For months, gyms were not allowed to operate and this has left fitness facilities all over the nation abandoned by humans and inhabited by dust bunnies.
Gyms were not relevant in our lives anymore and this caused a huge health problem among us; an international research survey involving 1047 respondents(1) reported that COVID-19 home confinement has resulted in a decrease in all levels of physical activities and about 28% increase in daily sitting time as well as an increase in unhealthy patterns of food consumption.
But with gyms and studios reopening soon, we really need to know how safe it is to use one. If you have no interest in visiting one anytime soon, you can stop reading and go to this article instead. But nonetheless, we decided to write this article for those on the fence in hopes to clarify some doubts that you might have.
To help you make the best decision, we boiled it down to 3 factors to consider when you make your choice: Standard operating procedures(SOPs) adherence, facility traffic, and overall supervision.
Adherence to standard operating procedures
This could be the most important factor on the list simply because; the higher the protocol adherence, the lower the chances of cross-infection happening. The ministry has provided strict guidelines(2) for all operators to follow and they are expected to carry out their due diligence.
Recently, there has been an emphasis on the importance of ventilation for gyms which we haven’t seen the exact SOPs yet but there is a study(3) that found combining proper ventilation and air cleaning can reduce aerosol particle concentrations by 80 to 90%, depending on aerosol size.
But what happens behind closed doors are only known to those inside those doors. We suggest doing a couple of things that might ease your worries:
- Giving the gym a phone call and ask them to clearly state what and how are they carrying out the responsibilities of adhering to these SOPs. Look out for elaborate and detailed answers as this might show us how serious they are in keeping you safe.
- Observe their social media for their facility arrangements and activities. These are huge clues for you because this will give you an idea of how observant they are to little things such as notice reminders, physical distancing, masks and sanitization.
- Ask a friend or a trusted employee to give you an overview of how particular the management is in handling the situation. Obviously, people going to the gym are also concerned about their own safety so they will be open and transparent with what’s happening in the facility they’re visiting.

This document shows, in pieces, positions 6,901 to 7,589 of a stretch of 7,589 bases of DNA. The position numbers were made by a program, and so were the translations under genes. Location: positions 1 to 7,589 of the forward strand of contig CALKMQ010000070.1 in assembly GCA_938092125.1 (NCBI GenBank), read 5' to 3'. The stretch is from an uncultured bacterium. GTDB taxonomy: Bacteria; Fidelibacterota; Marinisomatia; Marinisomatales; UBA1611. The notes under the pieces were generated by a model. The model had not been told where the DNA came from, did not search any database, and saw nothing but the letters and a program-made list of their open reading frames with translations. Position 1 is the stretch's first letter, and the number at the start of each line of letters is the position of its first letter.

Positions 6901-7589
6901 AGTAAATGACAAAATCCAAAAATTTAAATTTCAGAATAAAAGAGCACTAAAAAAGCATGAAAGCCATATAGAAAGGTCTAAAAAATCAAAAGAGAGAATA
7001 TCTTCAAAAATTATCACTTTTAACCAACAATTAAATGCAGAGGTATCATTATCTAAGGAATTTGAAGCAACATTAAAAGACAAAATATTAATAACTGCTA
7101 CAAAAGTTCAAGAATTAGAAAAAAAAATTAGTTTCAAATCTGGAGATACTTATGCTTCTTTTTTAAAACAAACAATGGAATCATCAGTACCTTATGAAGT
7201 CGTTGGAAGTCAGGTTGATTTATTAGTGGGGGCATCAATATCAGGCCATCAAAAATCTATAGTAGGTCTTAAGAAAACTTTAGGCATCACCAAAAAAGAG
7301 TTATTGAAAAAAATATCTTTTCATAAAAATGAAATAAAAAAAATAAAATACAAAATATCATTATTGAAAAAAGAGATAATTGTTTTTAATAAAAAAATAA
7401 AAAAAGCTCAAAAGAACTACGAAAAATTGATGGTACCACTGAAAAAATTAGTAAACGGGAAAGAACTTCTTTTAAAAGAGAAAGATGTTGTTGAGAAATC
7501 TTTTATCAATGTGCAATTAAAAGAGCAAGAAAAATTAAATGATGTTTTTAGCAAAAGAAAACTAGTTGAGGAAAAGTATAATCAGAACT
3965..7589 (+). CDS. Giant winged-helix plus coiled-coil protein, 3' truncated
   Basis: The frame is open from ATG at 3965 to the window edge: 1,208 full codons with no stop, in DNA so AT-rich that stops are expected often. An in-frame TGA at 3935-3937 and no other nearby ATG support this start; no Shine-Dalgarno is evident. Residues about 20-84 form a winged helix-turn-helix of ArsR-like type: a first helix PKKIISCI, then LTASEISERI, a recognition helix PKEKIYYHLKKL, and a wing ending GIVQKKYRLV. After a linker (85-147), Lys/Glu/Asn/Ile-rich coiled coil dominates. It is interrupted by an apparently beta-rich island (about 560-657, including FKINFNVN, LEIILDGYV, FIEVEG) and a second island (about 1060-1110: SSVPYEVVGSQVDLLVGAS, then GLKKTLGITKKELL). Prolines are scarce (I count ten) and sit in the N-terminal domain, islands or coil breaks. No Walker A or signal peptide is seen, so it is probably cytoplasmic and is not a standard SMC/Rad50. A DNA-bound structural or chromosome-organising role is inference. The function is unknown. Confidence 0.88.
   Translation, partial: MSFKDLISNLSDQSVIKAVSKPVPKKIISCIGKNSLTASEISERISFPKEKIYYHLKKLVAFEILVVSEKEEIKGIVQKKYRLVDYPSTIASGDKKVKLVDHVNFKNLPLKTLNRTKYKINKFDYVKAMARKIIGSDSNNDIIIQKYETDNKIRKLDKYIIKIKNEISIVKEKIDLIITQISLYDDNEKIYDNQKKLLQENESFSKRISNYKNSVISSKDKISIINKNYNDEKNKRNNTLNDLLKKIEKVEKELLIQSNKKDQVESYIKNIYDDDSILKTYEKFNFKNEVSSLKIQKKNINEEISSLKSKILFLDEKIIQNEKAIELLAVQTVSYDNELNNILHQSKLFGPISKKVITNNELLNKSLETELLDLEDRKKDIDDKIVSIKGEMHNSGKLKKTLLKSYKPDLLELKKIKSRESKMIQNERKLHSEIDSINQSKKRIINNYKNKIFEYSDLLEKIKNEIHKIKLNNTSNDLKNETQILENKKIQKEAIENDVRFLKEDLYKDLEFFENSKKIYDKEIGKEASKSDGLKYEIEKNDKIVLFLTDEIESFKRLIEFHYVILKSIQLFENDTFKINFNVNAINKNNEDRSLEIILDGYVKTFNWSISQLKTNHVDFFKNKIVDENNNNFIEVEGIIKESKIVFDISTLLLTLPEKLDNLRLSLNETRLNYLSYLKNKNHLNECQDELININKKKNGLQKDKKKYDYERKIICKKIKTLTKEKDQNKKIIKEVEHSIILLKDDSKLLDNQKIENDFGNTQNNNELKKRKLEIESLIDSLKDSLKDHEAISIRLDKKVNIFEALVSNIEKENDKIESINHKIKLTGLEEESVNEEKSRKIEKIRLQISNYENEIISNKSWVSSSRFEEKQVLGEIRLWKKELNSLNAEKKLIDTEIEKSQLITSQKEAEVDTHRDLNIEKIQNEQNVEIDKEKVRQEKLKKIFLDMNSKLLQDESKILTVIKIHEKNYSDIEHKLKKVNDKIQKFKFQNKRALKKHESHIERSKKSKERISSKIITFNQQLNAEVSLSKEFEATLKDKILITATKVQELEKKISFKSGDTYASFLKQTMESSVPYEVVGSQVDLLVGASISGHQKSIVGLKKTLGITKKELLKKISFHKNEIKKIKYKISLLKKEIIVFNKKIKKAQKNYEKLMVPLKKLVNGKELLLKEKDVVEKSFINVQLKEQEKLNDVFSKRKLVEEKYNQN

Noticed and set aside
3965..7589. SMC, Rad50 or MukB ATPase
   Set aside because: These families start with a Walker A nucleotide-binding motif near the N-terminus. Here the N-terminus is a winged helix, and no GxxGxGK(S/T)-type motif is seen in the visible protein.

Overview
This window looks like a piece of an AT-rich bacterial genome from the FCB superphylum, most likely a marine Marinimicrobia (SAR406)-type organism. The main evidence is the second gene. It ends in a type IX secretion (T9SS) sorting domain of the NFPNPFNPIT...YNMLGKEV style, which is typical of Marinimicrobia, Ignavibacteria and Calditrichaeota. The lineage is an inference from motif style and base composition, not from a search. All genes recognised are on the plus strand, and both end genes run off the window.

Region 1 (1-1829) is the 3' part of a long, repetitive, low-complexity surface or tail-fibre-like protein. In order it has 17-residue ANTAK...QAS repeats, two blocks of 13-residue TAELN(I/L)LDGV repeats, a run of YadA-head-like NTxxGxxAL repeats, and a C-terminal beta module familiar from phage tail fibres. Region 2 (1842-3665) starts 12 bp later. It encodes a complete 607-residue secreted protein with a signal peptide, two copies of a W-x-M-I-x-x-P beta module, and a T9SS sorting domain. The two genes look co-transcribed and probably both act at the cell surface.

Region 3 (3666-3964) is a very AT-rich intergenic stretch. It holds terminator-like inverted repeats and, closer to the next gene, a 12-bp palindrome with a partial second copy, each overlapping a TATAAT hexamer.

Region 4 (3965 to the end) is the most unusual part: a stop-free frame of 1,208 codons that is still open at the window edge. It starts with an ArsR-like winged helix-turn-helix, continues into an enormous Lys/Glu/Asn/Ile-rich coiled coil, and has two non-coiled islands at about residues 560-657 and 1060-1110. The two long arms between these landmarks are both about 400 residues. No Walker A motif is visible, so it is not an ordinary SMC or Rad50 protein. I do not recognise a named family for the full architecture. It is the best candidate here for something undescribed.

After getting the confidence you need, you can then make the best choice according to your analysis and calculations. Just make sure you are also adhering to the SOPs once you are there!
Facility foot traffic and capacity
This is also a big factor for you to consider due to the simple fact that the fewer the people that visit the facility, the lower the chances are for you to get infected. There is a huge risk difference between a gym with 1000 daily customers and a gym with 10 daily customers. The odds are just much lower with low-traffic facilities.
On that note, it might be important to understand the different types of fitness facilities that exist in Malaysia:
- Big box gyms – These are the gyms with names you are probably most familiar with and they are also usually the largest in terms of size and membership. These gyms are most likely to be located in shopping malls and have the most equipment and amenities to boast. They usually have at least over 500 members coming in every day when things were normal.
- Boutique gyms – These are mostly your local mom-and-pop gyms which averagely take up a couple of shop lots around your neighbourhood. Members usually know each other and you can expect 100 – 500 daily visits prior to the lockdown.
- Private studios – This type of facility has the lowest traffic on the list which includes personal training studios and small group personal training studios that emphasizes more on coaching you rather than the size and equipment in their facility. You can expect no more than 100 people visiting per day to as low as only 10 per day.
- Yoga/dance/martial art studios – These are facilities with the least equipment on their premise which means that sanitization is probably the easiest to do here. Depending on the nature of the business, whether it’s private or group-based, you are looking at numbers like those seen in the previous item on this list (10-100 people) but usually on the higher end as they are more likely than not to do classes in a group setting.